Friday, February 24, 2006

Motherhood Undermines Womanhood?

That is the sentiment of prominent feminist thinker Linda Hirshman. Last year some signs developed suggesting a new trend to return to an old concept, "The Stay At Home Mom." This news was disturbing to Hirshman and she came out with pistols firing. Usually one thinks of feminists as male-haters, who assail every form of masculinity and endorse every form of female power- but here we have a woman who is stomping her foot to the rythm of an attack on her own gender. Al Mohler's blog for today relates the recent interview Hirshman did on "Good Morning America" over the terrible news of increasing stay at home moms. Mohler responds to the news coverage and Hirshman's own personal research wisely and biblically:

The Christian response to this article must be a combination of refutation, amazement, and affirmation of motherhood. Hirshman's article and media appearances can serve to remind us all of the unspeakably high calling of motherhood and to the sacrifices that so many women make, day in and day out, to the raising of children, the nurture of the home, and the shaping of civilization itself.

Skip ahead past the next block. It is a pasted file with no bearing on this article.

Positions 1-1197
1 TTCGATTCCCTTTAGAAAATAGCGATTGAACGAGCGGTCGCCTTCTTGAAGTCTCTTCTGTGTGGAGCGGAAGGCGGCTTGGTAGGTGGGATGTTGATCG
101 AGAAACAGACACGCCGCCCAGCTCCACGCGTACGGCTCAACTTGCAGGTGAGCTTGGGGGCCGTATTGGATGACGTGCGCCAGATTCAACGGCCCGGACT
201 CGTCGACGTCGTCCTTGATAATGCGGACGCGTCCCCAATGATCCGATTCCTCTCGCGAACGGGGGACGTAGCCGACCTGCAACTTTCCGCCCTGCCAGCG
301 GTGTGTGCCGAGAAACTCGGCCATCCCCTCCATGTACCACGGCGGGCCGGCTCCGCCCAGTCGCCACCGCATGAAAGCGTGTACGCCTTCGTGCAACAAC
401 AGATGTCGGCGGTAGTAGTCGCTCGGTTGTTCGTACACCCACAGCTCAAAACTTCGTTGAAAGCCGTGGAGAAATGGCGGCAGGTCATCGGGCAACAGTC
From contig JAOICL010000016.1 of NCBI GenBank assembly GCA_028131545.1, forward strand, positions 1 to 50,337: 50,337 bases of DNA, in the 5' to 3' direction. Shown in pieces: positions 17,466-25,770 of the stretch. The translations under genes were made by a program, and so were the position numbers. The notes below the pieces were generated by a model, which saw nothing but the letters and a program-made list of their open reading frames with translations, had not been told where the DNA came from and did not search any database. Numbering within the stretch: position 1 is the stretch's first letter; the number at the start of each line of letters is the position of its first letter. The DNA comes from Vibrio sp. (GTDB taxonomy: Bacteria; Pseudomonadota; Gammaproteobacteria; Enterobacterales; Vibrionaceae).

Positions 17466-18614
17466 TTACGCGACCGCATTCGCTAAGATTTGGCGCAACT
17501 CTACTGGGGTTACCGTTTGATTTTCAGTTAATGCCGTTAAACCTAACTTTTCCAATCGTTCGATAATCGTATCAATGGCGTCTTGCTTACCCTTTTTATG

"Motherhood" most certainly is not a dreadful thing, and the "stay-at-home-mom" is not to be scorned or looked down upon, but rather she is to be lifted up and we should thank the Lord for such women. We should be thankful that more and more women are seeing the value and importance of the family, thank the Lord that even young women who graduate from Ivy League schools are seeing this. What lasting value is there in the work force? Certainly there must be some value, but it pails in comparison to the value of the home! "Stay-at-home-moms," I salute you this day!

I commend this blog entry to you:


Blogger Prashanth said...

That's Cool
Automatic Link Exchange

7:46 AM  
Blogger Lisa said...

While feminists have helped in advancing "rights" for women, I am concerned that they wouldn't support women choosing to do what they want to do. On the other hand, the workforce doesn't exactly support women wanting to make mothering priority. It's sometimes difficult to get time off when needed, especially the usually poor maternity leave policies. Most jobs don't give women options, such as part-time postitons or job sharing. I think women have a lot to offer the workforce, if the job offers flexibility for her first priority of motherhood.

2:51 PM  

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